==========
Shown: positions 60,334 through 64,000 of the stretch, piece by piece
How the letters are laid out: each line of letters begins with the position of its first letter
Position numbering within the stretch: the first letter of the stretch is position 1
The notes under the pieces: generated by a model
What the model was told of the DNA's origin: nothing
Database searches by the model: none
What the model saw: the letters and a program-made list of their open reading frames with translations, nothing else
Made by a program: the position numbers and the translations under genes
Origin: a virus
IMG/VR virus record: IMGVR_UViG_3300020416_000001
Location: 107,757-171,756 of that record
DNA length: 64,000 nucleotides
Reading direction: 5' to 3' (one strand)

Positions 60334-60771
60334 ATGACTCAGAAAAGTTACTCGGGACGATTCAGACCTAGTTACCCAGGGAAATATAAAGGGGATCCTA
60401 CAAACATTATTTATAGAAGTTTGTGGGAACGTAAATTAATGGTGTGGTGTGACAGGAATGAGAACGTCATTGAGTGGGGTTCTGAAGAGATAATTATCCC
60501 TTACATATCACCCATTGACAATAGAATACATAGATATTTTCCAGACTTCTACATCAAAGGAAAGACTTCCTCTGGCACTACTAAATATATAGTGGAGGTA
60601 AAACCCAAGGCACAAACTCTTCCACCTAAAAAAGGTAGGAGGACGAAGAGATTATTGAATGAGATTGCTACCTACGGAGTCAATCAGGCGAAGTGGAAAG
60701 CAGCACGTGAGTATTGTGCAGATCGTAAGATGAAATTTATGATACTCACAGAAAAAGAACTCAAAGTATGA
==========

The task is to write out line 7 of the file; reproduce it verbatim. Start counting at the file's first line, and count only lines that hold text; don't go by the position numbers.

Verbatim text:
What the model saw: the letters and a program-made list of their open reading frames with translations, nothing else